Background Very late diagnosis of HIV is a serious public health issue.We used serious incident reporting (SIR) to identify and address reasons for late diagnoses across the patient pathway. Methods Cases of very late HIV diagnosis were reported via SIR in two 6-month batches between 2011 and 2012 in Bournemouth, Poole and Bristol. Case notes were reviewed for missed opportunities for earlier diagnosis using a root-cause analysis tool. Results A total of 33 patients (aged 30-67 years, 66% male) were diagnosed very late. Although the majority were white British (n = 17), Black African (n = 9) and Eastern European (n = 4) ethnicities were over-represented. Twenty-four (73%) patients had clinical indicator conditions for HIV, 30 (91%) had a risk factor for HIV acquisition, with 13 (39%) having 2 or more (men-who-have-sex-with-men (n = 11), partner HIV positive (n = 11), from high-prevalence area (n = 12)). Actions resulting from SIR included increasing awareness of indicator conditions, HIV education days within primary care, and initiatives to increase testing within hospital specialities. Conclusions SIR allowed identification of reasons for very late HIV diagnosis and provided an impetus for initiatives to address them. SIR may be part of an effective strategy to prevent late diagnosis of HIV which would have important benefits for individual and population health.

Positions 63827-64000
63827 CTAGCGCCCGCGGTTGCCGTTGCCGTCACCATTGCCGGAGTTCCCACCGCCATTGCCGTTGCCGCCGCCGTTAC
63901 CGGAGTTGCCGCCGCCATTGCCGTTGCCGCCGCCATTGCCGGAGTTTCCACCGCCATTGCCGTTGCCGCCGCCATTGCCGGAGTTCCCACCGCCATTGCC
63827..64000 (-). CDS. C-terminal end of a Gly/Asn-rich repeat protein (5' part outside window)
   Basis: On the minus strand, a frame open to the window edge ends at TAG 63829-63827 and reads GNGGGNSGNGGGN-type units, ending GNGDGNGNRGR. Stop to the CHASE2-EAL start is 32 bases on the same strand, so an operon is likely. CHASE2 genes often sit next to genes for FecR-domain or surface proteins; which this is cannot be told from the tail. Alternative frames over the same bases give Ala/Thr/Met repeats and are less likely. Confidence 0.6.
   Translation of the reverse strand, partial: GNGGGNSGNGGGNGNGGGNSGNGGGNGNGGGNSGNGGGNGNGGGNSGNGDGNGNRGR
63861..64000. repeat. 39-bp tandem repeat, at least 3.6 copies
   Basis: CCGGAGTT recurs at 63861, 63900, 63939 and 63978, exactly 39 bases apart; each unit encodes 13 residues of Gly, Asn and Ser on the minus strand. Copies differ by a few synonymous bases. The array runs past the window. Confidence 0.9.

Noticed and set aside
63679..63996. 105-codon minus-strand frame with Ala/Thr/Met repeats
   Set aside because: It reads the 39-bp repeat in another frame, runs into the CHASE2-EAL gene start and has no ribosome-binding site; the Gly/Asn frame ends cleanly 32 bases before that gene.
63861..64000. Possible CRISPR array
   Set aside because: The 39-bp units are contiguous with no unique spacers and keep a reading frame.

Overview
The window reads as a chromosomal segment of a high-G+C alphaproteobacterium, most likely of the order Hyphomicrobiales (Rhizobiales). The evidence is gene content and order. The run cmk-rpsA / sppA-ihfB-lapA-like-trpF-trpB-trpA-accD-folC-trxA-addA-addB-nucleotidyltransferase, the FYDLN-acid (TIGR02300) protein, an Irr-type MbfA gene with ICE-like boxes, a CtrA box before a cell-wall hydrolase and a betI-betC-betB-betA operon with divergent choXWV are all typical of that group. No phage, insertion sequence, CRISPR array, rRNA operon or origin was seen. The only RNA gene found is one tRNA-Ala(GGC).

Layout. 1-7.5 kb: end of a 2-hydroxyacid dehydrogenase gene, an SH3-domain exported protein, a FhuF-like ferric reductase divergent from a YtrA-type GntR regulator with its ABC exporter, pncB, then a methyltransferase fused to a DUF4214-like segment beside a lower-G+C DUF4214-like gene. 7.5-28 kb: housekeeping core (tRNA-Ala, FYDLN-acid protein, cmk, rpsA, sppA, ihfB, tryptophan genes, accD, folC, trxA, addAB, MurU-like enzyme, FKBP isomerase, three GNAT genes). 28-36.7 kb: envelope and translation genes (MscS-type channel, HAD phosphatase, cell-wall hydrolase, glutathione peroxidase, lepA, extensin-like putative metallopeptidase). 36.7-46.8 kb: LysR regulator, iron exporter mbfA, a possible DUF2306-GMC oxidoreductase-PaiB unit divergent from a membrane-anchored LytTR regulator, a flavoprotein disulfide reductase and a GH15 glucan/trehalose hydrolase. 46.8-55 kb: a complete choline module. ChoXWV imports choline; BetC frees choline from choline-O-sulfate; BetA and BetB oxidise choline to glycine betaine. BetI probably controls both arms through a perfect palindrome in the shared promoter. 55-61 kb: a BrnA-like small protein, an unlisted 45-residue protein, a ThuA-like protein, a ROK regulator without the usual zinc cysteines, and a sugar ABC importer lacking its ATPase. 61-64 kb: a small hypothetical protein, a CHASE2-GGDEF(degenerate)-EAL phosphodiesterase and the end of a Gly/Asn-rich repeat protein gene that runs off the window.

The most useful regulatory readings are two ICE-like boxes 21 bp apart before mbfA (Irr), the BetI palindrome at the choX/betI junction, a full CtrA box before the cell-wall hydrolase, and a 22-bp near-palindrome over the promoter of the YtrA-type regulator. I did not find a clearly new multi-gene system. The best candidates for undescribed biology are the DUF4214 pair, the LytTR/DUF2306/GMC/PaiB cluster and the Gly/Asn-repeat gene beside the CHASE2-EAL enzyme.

|Number of pages||4|
|Journal||Journal of Public Health (United Kingdom)|
|Publication status||Published - 1 Mar 2017|
Bibliographical notePublisher Copyright:
© The Author 2016. Published by Oxford University Press on behalf of Faculty of Public Health. All rights reserved.
- Late diagnosis
- Public health practice
- Serious incident reporting